Hello Hypothetical Readers, long time no see.
I’ve been busy with a lot of stuff lately and I’m terribly sorry for not giving this blog much attention, I do want to keep it active, post new stuff and even make videos. However, in the last weeks I’ve started playing Kerbal Space Program (KSP for short), a game I’ve been curious for quite some time, and it also meant I had to put aside a lot other stuff in real life. This game is so addictive its not even funny.
It all began a few weeks back when, after seeing some videos on youtube, it got me so intrigued , I just had to try it out. So I got myself a “full demo”, and this game is also for linux so it works great, then I began my trip to space land.
Turns out this game is quite realistic in terms of space navigation, to better describe it, orbital mechanics and stuff. So it has quite a steep, slow learning curve as you go, its just the sort of challenge I like in games. I’ve began with some crap rockets and bad maneuvers, trying to get into orbit, then making bigger ships and attempting intercept courses. The learning path is quite similar to what you actually happened on real world space programs, you first get into orbit, then train on orbit alterations and maneuvers, figure out how to rendezvous with other objects, then go for a lunar interception and return from it, finally a lunar landing, which is indeed quite a challenge. It took me about two weeks to get all that stuff sorted out and even then there is a lot of room for improvement.
So this is the short story of my first career game, about halfway along it I’ve found about the in game screen-shot feature and starting shooting it away. It was also then that I’ve found all the mods and add-on, that really adds up to the game, a lot, from game playability, to aesthetics and more immersion stuff. After finding more and more stuff I’ve decided to start a new game from scratch to get a proper career progression feel.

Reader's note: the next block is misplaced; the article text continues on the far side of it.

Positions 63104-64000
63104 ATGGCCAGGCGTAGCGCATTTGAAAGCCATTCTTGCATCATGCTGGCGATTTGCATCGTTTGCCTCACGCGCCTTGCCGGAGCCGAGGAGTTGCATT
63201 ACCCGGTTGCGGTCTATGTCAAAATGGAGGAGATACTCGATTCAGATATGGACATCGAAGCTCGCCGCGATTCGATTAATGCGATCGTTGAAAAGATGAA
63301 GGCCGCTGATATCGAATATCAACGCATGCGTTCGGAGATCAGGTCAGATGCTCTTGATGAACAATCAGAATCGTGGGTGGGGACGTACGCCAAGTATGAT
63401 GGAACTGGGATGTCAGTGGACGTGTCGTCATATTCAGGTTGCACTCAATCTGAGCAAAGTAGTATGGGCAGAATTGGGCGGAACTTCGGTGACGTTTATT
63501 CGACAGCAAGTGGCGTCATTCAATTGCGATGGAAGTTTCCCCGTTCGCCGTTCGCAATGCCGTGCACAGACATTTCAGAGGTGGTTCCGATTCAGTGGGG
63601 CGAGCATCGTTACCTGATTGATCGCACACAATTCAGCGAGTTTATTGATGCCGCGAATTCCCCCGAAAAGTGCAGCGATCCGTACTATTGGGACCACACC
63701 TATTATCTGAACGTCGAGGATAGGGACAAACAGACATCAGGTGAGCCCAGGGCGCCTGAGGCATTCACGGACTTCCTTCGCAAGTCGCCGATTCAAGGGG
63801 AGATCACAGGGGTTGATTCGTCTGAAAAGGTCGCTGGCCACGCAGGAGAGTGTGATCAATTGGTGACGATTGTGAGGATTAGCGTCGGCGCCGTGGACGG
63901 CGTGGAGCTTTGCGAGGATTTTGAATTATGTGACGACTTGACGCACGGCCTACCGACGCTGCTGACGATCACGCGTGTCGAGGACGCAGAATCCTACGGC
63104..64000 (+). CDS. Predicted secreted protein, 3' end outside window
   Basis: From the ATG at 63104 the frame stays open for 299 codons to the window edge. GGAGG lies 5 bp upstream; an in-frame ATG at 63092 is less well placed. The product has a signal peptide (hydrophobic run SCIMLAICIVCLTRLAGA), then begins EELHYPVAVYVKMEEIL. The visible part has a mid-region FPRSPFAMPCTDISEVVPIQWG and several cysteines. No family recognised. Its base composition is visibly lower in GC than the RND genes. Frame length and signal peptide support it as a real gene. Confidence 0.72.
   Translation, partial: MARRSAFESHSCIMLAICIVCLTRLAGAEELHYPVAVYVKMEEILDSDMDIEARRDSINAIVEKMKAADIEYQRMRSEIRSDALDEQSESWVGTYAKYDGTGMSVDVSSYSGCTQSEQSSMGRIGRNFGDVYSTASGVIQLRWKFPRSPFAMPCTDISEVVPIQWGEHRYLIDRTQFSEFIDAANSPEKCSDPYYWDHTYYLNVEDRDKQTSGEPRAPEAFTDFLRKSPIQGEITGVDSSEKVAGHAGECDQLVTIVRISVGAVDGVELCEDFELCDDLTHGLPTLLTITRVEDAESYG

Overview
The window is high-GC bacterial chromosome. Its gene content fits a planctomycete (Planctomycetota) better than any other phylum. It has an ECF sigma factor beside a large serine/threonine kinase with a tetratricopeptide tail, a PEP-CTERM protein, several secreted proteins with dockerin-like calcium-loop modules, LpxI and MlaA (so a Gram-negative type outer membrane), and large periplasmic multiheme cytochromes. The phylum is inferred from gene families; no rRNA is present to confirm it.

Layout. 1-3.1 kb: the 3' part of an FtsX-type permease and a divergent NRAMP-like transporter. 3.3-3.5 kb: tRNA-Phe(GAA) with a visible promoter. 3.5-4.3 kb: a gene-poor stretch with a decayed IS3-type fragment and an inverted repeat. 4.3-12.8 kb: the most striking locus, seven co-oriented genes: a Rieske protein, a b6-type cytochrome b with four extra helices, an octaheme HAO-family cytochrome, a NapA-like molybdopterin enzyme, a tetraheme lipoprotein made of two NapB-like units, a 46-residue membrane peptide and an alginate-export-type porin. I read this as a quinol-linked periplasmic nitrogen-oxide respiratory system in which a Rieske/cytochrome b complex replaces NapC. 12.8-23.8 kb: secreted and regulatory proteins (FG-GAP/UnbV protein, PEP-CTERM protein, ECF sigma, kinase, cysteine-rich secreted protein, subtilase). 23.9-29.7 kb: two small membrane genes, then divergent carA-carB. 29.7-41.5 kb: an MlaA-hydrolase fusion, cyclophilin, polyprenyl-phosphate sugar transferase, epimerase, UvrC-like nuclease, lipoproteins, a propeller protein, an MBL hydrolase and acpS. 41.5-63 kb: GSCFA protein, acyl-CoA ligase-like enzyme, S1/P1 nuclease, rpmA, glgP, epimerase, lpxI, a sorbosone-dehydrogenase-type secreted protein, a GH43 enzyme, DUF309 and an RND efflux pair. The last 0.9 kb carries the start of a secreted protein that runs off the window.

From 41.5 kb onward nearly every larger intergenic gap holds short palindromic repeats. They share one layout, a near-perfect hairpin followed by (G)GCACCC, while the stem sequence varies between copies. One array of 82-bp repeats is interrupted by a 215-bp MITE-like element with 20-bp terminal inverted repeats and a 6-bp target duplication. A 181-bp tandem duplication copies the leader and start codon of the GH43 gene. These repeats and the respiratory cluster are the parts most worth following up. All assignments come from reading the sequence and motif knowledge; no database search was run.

The actual short story
Starting out on Kerbal is quite difficult, you really don’t know much of what you’re doing, it take lot of attempts of trial and error to figure out you’re really bad at this, then you go the manual or official wiki page and read on how to do proper stuff.
it was on my first Mun mission, with a small test probe that I thought would be a tremendous success, but turn out to be a big failure, that I started reading about proper rocket design, fuel efficiency and delta-velocity concept. I had to read on specific impulse concept and only then figured out that for proper rocket building I would indeed had to do some math. This all I began on the first mun probe that had enough fuel to get there but not close enough out. When properly building your rocket you end up with much smaller but more efficient designs, and not to mention you will have an idea on how much you will need for each step of the way. So everything is planned and you put on the ship only what you actually need.
So after two Munar probes, permanently stuck on the Mun, I’ve started to properly design ships and better trajectories that are more speed efficient. I’ve finally was able to get a couple of probes to land and return safely. I then started out on the first manned mission that would get to the mun, have a separate lander that would land and return several times, recover the data from those stuck probes from before, adequately named Apollo I. For this I was already using a great helper add-on called Engineer redux, which basically does all that math for you, saving great amounts of time. Some people say it retracts the challenge of the game, but after I’ve already figured out all that theoretical stuff by myself and being able to actually do it manually, I just felt as a huge time saver.
The mods I’ve tried out by this point, the Engineer redux, for all that calculation and planning stuff; MechJeb, for more in flight information and fine tuning; and Ferram, for realistic aerodynamics.
The gallery below show some of the pics I’ve picked to better present the story, they are properly described. Since this game was more about learning, it has more of a feeling of accomplishment but less of actual storytelling. My current game has a lot more of that and is being more well documented, so I intend to post more on that later, as well as giving helpful lessons too.
So that’s it, hope you enjoy the gallery, as always I have a tendency to just ramble on about stuff and end up loosing focus. See ya later.